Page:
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Story Publication logo July 15, 2014

Iraq's Refugees Stuck in Jordan Aid Limbo


Image by Alice Su. Jordan, 2014.

How do refugees mobilize to take care of themselves when aid agencies fail, the international...


Ahmad Mohammad fled from Mosul when Isis shot six bullets through his car. Two months after entering Jordan, Ahmad lives in a dilapidated apartment with his wife and three children.

They survive on assistance from a nearby church but receive no formal aid because they are technically not yet refugees.

"We are all tired. We don't know what to do," said Ahmad, whose mother and sister are still in Mosul. They cannot leave and Ahmad, who has death threats from Isis saved in texts on his phone, cannot return to Iraq.

"They are afraid and I'm gone," he said, swiping his hands in a 'finished' motion. "I'm dead in Iraq."

Ahmad is one of the 1,596 Iraqi asylum seekers who registered with the United Nation's refugee agency, the UNHCR, in Jordan over the last two months.

Unlike the 600,000 Syrians also seeking refuge in Jordan, Iraqis do not have camps, earmarked aid, or automatic refugee status.

Most live in overcrowded clusters on the outskirts and alleys of Amman, forbidden to work and surviving on a combination of savings and aid from grassroots NGOs.

Surviving without aid

Iraq's recent surge of chaos has displaced over one million Iraqis, the UN estimates, most seeking refuge in the northern Kurdish region.

But Jordan's Iraqi refugee population is also on the rise. Midway through 2014, the 6,144 newly registered Iraqis have already exceeded last year's total, with numbers doubling between May and June.

UNHCR requested $31.5m (£18.4m) to assist all non-Syrian refugees, Iraqis and others, in 2014. The requested budget for Syrians was $274m.

"Unfortunately, this number is just the money we need. It's not money we have in the bank," said UNHCR spokesperson Helene Daubelcour.

In 2013, UNHCR received only 64% of its required budget.

For refugees, lack of funding means delayed processing and insufficient aid. For Iraqis, it often means extended periods without any aid at all.

Nada Qasim fled from Baghdad in November with her seven children and husband, targeted by extremists for having worked with American soldiers.

Paint flakes off the walls of the bare apartment that they pay $225 per month to rent. Nada's sister, married to a Kurd in northern Iraq, sends them rent money each month. The family depends on charities for everything else.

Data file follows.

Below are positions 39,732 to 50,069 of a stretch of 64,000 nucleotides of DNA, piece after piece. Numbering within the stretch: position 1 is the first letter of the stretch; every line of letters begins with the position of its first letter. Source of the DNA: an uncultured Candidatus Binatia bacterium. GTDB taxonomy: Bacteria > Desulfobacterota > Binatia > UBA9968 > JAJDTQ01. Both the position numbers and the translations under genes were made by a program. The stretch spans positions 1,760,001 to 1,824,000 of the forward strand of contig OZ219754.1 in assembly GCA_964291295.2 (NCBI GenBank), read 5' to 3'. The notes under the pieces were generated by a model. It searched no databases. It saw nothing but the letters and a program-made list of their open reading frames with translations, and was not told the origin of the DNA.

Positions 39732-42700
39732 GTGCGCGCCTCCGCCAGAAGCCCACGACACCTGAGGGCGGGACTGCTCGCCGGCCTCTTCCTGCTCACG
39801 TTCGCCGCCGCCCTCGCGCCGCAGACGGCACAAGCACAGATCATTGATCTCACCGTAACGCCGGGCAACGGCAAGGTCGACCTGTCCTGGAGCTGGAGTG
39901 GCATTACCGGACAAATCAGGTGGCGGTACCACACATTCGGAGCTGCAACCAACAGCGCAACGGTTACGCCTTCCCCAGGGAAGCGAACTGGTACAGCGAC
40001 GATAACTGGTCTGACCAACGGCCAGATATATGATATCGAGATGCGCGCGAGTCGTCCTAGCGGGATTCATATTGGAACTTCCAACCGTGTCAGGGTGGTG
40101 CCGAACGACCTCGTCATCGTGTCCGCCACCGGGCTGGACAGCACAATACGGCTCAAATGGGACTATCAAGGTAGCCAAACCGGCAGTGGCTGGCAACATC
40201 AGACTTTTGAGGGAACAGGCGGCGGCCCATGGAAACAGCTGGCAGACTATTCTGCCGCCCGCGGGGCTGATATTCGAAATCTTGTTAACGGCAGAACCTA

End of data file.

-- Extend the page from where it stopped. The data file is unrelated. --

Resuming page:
Syrians entering are given prima facie refugee recognition. That is, UNHCR registers Syrians immediately so they can access food, healthcare and education services.

Iraqis, along with other minority refugee populations - Sudanese, Somalis and others - receive aid on a case-by-case basis, determined through vulnerability assessments that take an indeterminate amount of time.

"Ninety percent of Iraqis I deal with don't receive any money anymore," said Haifa Hourani, an employee at an organisation that works with Iraqi refugees seeking resettlement.

"If you're not a widow or divorced woman alone with children, they probably won't give you anything."

'Go away'

Iraqis had prima facie status until September 2012, when they became subject to the Refugee Status Determination (RSD) process, a series of interviews meant to determine if asylum seekers really are fleeing death.

Only those who pass RSD are eligible for aid, which depends on another round of evaluations.

"The RSD process has recently been changed, so it takes no more than three months to determine refugee status," said Ms Daubelcour.

"It's not a regulation, though. The process is based on our capacity. We go as fast as we can."

But Nada's family has been in limbo for eight months.

"When we call UNHCR, they just say, 'Wait,' and hang up. Even when we go to the offices, they tell us to go away," Nada said.

"We don't know if we are waiting a month, a year, two years or 10."

Numbers growing

Some 29,072 Iraqi refugees are currently in Jordan, a quarter of whom have been stuck here since 2006 or earlier.

Forbidden from employment and unable to go home, most scrape by on illegal work and hope for resettlement to the United States, a process also trammelled by the Syrian crisis.

"Iraqi cases used to be much faster. Within a year you'd be done," said Ms Hourani.

"Now it might take three or four years before you know you're rejected, and there's a waiting time before that to even register."

The stream of Iraqis entering Jordan doesn't compare to the Syrian influx. Nor does it resemble 2007, when 31,000 Iraqis sought refuge here.

But the numbers are growing, and if they should swell, UNHCR says they are ready to help.

"Our job is to be ready for movement of people fleeing violence and persecution," said Ms Daubelcour.

"Just like we responded to the Syria influx, and to Iraqis when they came to Jordan some years ago, we would respond."

In the meantime, those Iraqis already here are still waiting.

Names have been changed for security reasons.


teal halftone illustration of a family carrying luggage and walking


Migration and Refugees

Migration and Refugees

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